I woke up around 8am this Saturday morning to a text message from my sister that almost instantly made me cry. She told me our family dog, a tiny chihuahua mix named Nicky, had died about an hour earlier.
Most chihuahuas are yappy and annoying, but Nicky was the most likable and friendly chihuahua I had ever known. She didn't mind being left alone. Some days she would hardly see much of anybody, but seemed to get on fine. All she really ever wanted from anybody was warmth. If you sat on a couch next to her, she would leave her blanket to get to the adjacent couch and make herself at home on your lap. If she didn't find you comfortable anymore or if you got up, she would scurry back onto her blanket.
Nicky had been given to my parents by an employee, who had five chihuahua pups. They got her for my brother, who named her Nicholas. Several years had passed before they realized Nicholas was, in fact, a girl. They shortened it to the androgynous Nicky, which made sense, but was only unfortunate in the way that it was similar to one of our aunt's names, Nikki.
My dad took the best care of her, and always made sure she had comfy towels, blankets, and beds to lay on. He had a wooden home built in the garage for her to stay warm in the winter. In her last year, she even had this house.
Four years ago, she met her best pal and my dog, Biscuit. By the time they had met, she was already an old lady who was stuck in her old, simple ways. Meanwhile, Biscuit was very much still a puppy; still spry, rambunctious and full of energy. They spent a lot of time together and ended up developing a sweet relationship where he was sort of like an annoying younger brother. Biscuit would lick her vigorously and bother her, which she would tolerate until she got sick of it and started yapping for him to knock it off. It was always ok for Biscuit to annoy Nicky, but when other dogs were around, Biscuit would vehemently defend Nicky, not letting other dogs get near her. Whenever anybody gave Nicky attention, Biscuit would get between them, desperately vying for their pets. Nicky never did anything like that, but she made it known she enjoyed your affection and being close to you.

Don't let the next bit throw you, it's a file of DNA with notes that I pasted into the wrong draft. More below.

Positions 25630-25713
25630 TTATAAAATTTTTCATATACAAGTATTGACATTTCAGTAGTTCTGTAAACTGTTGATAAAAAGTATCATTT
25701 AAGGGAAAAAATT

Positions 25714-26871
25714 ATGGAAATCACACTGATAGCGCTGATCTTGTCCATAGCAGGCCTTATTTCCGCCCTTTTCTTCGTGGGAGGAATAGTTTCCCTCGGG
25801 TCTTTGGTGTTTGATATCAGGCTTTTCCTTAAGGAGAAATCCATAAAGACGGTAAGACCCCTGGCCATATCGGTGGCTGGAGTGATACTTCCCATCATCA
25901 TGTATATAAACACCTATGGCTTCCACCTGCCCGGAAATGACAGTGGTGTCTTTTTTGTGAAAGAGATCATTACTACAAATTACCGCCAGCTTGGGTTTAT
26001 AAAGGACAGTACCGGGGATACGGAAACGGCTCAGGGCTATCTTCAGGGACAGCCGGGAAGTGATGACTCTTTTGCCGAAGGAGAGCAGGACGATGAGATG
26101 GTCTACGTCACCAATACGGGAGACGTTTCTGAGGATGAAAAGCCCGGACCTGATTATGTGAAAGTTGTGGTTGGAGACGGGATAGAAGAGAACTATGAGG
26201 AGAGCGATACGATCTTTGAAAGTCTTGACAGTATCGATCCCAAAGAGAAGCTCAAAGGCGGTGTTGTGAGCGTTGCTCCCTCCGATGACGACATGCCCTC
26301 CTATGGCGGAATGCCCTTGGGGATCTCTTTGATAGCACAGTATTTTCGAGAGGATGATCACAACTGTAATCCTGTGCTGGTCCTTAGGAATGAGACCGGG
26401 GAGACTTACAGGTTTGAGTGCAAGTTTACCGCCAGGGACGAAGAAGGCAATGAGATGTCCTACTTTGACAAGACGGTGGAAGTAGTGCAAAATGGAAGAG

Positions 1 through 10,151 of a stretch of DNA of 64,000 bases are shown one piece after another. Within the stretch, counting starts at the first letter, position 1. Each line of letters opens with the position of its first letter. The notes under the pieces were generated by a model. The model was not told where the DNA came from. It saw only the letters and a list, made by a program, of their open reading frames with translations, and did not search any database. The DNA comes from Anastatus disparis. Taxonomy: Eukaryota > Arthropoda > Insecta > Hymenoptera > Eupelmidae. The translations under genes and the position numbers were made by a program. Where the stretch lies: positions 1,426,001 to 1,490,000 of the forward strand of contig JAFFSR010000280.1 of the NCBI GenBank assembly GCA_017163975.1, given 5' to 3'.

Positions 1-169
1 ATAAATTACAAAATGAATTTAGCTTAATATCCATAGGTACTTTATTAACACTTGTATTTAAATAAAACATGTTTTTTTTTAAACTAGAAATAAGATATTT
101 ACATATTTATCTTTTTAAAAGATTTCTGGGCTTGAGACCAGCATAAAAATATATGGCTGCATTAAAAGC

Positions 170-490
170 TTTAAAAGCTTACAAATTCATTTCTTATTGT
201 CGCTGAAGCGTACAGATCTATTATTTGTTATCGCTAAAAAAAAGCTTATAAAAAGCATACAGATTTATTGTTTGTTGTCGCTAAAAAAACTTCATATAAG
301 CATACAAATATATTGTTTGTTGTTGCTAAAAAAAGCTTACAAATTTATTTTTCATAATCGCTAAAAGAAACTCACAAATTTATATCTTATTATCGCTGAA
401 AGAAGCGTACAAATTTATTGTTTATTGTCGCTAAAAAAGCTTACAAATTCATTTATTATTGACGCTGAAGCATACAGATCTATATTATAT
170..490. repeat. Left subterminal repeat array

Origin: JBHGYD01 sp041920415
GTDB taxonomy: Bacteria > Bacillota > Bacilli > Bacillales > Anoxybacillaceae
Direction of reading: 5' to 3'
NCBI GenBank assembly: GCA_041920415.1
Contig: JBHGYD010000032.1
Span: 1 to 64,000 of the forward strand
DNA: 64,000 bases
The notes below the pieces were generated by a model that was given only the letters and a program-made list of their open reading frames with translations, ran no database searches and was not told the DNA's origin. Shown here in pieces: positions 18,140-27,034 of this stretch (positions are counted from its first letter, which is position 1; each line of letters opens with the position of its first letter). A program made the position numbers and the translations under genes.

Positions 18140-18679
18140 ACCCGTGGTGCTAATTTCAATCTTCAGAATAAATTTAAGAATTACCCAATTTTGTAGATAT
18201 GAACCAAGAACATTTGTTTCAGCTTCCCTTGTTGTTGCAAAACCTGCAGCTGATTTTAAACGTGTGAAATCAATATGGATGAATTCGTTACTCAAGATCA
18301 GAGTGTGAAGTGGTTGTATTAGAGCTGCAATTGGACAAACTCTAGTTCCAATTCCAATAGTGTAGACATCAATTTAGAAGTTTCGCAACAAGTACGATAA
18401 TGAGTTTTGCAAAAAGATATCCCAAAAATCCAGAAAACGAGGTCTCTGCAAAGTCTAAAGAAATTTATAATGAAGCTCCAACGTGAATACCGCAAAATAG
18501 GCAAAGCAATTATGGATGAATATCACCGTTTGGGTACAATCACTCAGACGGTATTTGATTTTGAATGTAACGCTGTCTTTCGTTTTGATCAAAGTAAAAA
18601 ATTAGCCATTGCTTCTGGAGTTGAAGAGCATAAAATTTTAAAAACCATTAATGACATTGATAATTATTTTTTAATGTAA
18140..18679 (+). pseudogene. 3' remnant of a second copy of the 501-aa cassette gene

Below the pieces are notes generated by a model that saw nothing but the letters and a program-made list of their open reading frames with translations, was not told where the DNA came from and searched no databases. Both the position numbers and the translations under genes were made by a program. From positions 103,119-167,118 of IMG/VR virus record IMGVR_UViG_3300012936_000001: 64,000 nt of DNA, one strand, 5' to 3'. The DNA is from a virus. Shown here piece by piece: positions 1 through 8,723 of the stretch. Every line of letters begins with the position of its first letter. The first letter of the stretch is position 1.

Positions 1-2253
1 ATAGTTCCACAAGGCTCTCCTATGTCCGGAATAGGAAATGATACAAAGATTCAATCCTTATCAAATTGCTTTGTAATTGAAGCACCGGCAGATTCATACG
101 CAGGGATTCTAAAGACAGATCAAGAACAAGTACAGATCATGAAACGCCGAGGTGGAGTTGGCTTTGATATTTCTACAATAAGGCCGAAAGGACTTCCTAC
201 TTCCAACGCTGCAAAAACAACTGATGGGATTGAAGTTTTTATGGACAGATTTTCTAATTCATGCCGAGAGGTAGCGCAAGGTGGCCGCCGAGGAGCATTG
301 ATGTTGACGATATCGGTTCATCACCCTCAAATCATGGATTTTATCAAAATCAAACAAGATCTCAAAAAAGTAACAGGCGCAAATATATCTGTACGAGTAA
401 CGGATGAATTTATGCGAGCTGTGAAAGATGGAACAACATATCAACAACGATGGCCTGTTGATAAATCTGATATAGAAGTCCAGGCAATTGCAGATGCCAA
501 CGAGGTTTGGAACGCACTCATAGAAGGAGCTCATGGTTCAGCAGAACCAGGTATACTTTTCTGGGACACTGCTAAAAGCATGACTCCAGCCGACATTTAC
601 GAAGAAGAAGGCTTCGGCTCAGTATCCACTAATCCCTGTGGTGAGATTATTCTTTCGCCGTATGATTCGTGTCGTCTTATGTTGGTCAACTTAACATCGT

My parents had never raised a dog before, so they didn't know that some dogs require teeth brushing. As a result, Nicky eventually had to get many of her teeth removed a few years ago. But this never stopped her from eating anything. Til the very end, Nicky ate voraciously, noisily, and well. Living in a supermarket, she was given absolutely anything and everything to eat, and was only ever aggressive and protective when it came to her food. Biscuit learned to be respectful of this, and never ate off her plate when he was done with his. She was, however, free to munch off his plate if she finished hers first. Also, I had taught Biscuit to do tricks, which we usually have him do before giving him treats. Nicky didn't know how to do anything, so she got them for free.
One funny memory I have of her was when my friend and I lived together in the house. We learned that she was not nearly as stupid as she looks. She looked very derpy in her old age because her tongue always stuck out and she was always licking the air. I had a couple of Dum Dums lying on the living room table. Somehow, she had gotten a hold of one and managed to unwrap it. My friend found her with a Dum Dum stick strategically lodged between her paws, gleefully licking it away.
Since by late last year, Nicky had developed glaucoma and was around 15 years old, my dad estimated she only had one or two years left. We knew her time was coming to an end, but it was much shorter than we anticipated. When I asked my sister and brother earlier this month if they could take care of her, I thought we had more time to deliberate over it. It was a very fortunate series of events that led my dad to taking Nicky down and my sister taking care of her during Nicky's last week. No matter how sad I get thinking about her untimely death, I will always be reassured that in her final moments, she had company.
It was also fortunate that my dad hadn't left SoCal at the time he planned, so he was able to drive Nicky back up to give her a proper burial in the home where she lived for most of her life.
There were a lot of things that went wrong about my dad's burial plans that made the whole experience more lighthearted. For example, my dad had asked my uncle to dig a hole on a hill in the backyard, but my carefree uncle dug a hole in the wrong spot about 50 feet away on very flat ground. Worse, the "casket" box my dad had someone build for Nicky was at least double the size it needed to be, so we had to spend time digging a deeper hole.
I thought it was important for Biscuit to see and smell Nicky one last time. Whenever I brought Biscuit to the market or house with me, he would always dart inside to look for Nicky and lick her repeatedly because he missed her. I'm not sure if he was able to entirely comprehend the situation, but I think a little part of him did.
But another part of me was doubtful because he still behaved like it was any other day.
I found it so funny and endearing that my dad wanted to bury her with Joss paper usually reserved for burning at funerals for humans. When I asked my dad about it incredulously, he responded with incredulity back, "So in her next life, she'll have money!"
We picked flowers from the front yard for her.
I don't know many people who would participate in, let alone initiate this kind of thing. But this is the type of person my dad is.
I am grateful for the opportunity to mourn our beloved Nicky.
Thank you for being in our lives.